Yesterday, I went to the natural history museum.
The museum basically consists of two buildings: a seventeenth century building, originally built for plague patients (however, since that building arose, there were no plague epidemics in the city any more).
The other building is a high late twentieth century tower.
They are connected by a pedestrians’ bridge.
Usually, on that bridge, there are plastic life-size models of two adult rhinoceroses and one baby rhino.
However, for the moment, only the baby rhino is left.
Its plastic ‘parents’ were moved because of an exhibition.
That exhibition is by nature photographer Frans Lanting.
It is called LIFE.
Look here for slide show and more.
Lanting’s idea is to make photographs now about life as it evolved through billions of years.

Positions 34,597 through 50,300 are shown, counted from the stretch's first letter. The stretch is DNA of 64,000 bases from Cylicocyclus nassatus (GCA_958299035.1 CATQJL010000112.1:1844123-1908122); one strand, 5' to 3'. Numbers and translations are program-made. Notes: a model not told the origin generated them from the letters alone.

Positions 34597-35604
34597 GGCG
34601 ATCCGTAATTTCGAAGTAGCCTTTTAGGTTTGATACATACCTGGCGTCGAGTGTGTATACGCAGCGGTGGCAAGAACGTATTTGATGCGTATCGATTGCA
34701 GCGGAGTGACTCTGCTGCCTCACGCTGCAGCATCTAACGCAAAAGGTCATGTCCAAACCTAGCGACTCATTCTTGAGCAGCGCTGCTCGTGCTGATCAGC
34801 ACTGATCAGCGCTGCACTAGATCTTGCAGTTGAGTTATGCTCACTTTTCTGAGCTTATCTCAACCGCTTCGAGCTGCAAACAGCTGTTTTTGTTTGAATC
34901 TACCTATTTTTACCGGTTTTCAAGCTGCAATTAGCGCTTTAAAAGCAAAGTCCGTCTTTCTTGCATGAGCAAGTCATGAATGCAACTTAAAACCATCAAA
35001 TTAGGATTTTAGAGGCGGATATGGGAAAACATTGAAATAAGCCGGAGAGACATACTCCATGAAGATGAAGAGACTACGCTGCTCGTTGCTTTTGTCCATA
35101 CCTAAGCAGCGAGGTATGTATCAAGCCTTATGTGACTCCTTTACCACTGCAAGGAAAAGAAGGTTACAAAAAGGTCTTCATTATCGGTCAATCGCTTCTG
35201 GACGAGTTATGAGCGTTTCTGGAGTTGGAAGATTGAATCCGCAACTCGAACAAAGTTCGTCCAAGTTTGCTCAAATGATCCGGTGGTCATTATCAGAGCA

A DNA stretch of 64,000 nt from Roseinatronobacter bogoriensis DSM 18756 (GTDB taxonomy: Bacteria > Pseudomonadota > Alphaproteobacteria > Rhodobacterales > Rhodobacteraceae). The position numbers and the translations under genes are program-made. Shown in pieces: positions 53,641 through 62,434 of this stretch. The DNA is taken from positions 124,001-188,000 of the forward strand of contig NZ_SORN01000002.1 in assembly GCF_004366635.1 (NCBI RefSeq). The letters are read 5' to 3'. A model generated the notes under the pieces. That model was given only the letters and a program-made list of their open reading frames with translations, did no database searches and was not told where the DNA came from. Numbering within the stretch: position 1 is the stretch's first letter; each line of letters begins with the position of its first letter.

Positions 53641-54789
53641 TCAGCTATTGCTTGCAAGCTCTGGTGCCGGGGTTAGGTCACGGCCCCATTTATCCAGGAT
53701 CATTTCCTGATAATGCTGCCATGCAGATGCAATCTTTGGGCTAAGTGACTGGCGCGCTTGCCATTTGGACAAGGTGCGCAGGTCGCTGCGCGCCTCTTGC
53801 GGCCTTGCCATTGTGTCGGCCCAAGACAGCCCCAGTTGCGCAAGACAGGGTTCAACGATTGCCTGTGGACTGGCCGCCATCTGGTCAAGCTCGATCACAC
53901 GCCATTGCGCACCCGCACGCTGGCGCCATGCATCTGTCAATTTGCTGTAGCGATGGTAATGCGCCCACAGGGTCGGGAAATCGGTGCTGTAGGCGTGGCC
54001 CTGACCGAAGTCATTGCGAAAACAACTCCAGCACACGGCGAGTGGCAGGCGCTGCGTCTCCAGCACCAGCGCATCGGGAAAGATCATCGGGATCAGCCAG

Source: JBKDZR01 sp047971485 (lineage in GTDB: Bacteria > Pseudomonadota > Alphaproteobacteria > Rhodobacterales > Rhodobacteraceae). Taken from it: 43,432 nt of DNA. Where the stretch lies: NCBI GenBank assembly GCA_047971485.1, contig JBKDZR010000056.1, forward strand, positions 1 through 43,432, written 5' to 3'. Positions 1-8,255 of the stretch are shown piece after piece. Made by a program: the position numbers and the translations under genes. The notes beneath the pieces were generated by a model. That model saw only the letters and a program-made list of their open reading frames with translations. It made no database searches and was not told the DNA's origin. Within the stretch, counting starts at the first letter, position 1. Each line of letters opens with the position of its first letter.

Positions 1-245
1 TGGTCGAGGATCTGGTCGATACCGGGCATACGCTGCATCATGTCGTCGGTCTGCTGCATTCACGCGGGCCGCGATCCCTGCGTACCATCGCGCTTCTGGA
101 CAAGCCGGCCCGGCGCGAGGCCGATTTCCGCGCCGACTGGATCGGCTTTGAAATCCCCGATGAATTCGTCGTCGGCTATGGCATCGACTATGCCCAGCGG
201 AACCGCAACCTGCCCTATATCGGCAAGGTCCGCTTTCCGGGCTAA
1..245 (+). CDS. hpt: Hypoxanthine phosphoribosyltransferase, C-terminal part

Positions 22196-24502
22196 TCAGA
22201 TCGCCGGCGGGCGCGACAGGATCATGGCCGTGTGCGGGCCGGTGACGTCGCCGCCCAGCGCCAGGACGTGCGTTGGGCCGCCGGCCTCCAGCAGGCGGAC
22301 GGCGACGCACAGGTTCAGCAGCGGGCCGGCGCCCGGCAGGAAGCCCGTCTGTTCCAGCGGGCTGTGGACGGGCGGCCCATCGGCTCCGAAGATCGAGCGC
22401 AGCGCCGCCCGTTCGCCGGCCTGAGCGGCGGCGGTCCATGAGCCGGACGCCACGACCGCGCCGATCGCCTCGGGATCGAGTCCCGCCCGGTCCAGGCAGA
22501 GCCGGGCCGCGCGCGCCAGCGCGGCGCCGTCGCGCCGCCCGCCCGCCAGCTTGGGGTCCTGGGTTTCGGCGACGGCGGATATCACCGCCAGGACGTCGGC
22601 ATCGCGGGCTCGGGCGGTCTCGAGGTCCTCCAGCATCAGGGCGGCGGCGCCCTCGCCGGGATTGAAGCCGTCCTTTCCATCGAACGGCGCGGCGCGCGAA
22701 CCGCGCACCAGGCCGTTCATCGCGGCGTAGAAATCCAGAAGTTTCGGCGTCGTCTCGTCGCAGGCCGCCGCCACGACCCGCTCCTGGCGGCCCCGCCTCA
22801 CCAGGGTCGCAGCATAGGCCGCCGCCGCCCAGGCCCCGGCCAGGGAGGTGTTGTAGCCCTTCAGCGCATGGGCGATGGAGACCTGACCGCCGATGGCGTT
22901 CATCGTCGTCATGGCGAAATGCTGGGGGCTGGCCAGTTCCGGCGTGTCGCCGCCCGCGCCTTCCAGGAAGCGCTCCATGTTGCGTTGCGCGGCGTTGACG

For instance, one can today still photograph horseshoe crabs, very similar to horseshoe crabs of hundreds of millions of years ago.
Frans Lanting went to photograph in various continents, including Patriot Hills in Antarctica.
The Great Barrier Reef of Australia.
Volcanoes of Hawaii and elsewhere.
He took pictures of billions of years old stromatolites [see also here] (cyanobacteria fossils) in Australia.
Theories on origins of life: here.
Through a microscope, he took photographs of diatoms, a next step in the evolution of life.
The photographs looked strangely like abstract paintings by Kandinsky.
Also, a photograph of snub-nosed darts.
Of a cheetah pursuing an impala.
Of the sub-Antarctic Snares archipelago just south of New Zealand, with kelp and Snares crested penguins.
There was also another, small, special exhibition in the museum, on recent research into fossils of Flores island in Indonesia, including the ‘hobbit’ Homo floresiensis, the miniature Stegodon elephant, etc.
The museum cinema had a film on polar bears in the Arctic (see also here).
There was a strong smell in the museum, as there is work in progress on a recently beached fin whale.
Diatom fossils of the Antarctic: here.
Using multi-coloured spray paint, researchers have shown how rock-structures similar to the ‘stromatolites’ that scientists think are among the earliest fossils on Earth can form in the absence of life: here.